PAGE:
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We often picture the holidays as the best time of the year. These are a time to spend with loved ones and celebrate the joy of the season. However, for those who have gone through domestic violence, this time of year can be a bleak and terrifying time for them. With a heightened sense of unrealistic expectations, financial pressures, and the increased consumption of alcohol, these things can create the perfect storm of stress that increases domestic violence incidents. 

High Expectations

Expectations always seem heightened during the holidays. You want to give the best gifts while showing off a perfect household. Balancing your time and getting along with your family can all seem like a juggling act. One slight hiccup can lead to it all crashing down. Often many can become stressed during this time while trying to live up to it all. When it fails, they feel devastated. In abusive relationships, the significant other can stress the victim, with the significant other becoming enraged and violent if things do not go according to plan.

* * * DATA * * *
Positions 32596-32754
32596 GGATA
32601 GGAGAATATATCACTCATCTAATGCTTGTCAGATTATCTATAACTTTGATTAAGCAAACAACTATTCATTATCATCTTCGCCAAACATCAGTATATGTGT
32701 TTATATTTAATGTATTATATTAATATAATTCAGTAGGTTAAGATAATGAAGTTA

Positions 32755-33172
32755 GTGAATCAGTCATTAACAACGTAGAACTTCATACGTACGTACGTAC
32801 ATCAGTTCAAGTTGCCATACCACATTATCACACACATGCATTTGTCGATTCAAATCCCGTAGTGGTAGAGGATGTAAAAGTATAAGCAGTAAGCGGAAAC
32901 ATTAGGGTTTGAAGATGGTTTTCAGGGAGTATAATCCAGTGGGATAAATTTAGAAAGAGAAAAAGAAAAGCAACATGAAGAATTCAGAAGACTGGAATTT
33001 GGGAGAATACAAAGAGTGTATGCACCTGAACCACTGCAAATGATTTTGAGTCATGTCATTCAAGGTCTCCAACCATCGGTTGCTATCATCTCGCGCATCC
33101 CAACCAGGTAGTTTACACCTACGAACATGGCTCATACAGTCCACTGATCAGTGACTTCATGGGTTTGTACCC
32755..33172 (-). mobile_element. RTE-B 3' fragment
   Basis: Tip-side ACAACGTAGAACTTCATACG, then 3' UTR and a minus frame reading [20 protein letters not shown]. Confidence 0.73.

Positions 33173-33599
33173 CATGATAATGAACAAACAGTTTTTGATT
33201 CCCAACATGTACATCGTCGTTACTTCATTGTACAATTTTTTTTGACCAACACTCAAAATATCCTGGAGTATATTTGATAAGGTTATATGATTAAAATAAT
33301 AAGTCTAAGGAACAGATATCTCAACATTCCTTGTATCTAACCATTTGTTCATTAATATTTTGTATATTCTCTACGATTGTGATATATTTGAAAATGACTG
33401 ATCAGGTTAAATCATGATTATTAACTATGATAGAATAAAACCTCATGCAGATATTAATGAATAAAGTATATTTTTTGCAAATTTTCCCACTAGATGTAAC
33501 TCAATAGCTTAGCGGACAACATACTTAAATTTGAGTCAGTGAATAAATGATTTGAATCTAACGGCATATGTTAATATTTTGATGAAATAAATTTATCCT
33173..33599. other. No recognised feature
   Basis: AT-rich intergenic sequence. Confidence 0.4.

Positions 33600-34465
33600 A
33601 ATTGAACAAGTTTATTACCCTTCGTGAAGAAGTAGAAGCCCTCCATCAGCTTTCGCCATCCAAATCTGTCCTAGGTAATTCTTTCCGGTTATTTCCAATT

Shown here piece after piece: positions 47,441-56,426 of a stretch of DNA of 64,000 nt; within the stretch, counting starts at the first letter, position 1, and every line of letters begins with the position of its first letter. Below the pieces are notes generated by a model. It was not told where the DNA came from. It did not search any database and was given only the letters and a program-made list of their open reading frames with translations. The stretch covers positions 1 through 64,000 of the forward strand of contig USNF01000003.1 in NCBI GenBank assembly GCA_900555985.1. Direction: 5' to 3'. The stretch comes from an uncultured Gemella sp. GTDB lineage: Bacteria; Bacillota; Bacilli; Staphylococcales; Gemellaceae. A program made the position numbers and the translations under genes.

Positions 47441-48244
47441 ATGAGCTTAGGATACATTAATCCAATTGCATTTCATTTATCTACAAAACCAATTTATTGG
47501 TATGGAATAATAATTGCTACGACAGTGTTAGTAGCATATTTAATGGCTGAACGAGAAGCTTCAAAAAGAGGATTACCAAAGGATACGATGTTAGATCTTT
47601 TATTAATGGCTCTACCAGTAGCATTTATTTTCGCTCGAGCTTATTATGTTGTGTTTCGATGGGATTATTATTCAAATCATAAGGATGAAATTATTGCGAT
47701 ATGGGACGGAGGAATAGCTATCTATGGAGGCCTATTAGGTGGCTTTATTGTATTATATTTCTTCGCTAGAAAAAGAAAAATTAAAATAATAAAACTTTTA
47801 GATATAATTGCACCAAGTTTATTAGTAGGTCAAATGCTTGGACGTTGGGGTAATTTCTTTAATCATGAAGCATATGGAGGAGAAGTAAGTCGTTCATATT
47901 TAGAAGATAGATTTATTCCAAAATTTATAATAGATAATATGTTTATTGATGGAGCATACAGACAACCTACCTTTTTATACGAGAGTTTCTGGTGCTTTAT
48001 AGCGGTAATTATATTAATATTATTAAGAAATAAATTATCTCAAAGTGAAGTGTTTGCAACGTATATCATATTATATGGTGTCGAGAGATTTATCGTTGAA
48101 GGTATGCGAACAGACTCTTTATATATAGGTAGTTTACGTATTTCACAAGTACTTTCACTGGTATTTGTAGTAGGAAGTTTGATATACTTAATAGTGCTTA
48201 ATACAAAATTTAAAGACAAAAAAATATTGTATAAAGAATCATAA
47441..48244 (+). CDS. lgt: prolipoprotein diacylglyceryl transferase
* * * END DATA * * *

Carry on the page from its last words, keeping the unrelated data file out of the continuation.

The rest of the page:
Increased Gaslighting

With family coming into town, the significant other that is the abuser may turn to gaslight tactics. Gaslighting is when an abuser makes the victim question their reality, making them think that something that happened was their fault or the actions made by the abuser is the fault of the victim doing something the abuser did not like. Gaslighting is a common tactic of dictators and narcissists and has even been used by cult leaders in the past. Abusers often perform gaslighting tactics over time and can lead the victim to become brainwashed; they may even think that the events that happened were their fault.

Case Studies

A study conducted in 2005 by the National Resource Center on Domestic Violence found higher than average domestic violence reports on New Year’s Eve and New Year’s Day. This study found that there were about 2.4 times more reports than the average day. Another study from 2010 continued this trend of domestic violence reports on the same days.

How to Seek Help During the Holidays

As a victim, it may seem almost impossible to seek help during the holidays. If your abuser has caused harm in ways such as:

  • Physical abuse
  • Psychological abuse
  • Injury
  • Intentional illness
  • Sexual assault
  • Financial assault

Those who have experienced any of the above should seek immediate help. Seek the aid of your friends or family; they may offer you a safe place to stay. However, if that isn’t an option, try to find a shelter that could take you in until you can find another place to stay. If you are in an emergency, please contact 911. There are also multiple 24-hour hotlines available to help you find support and information to find help.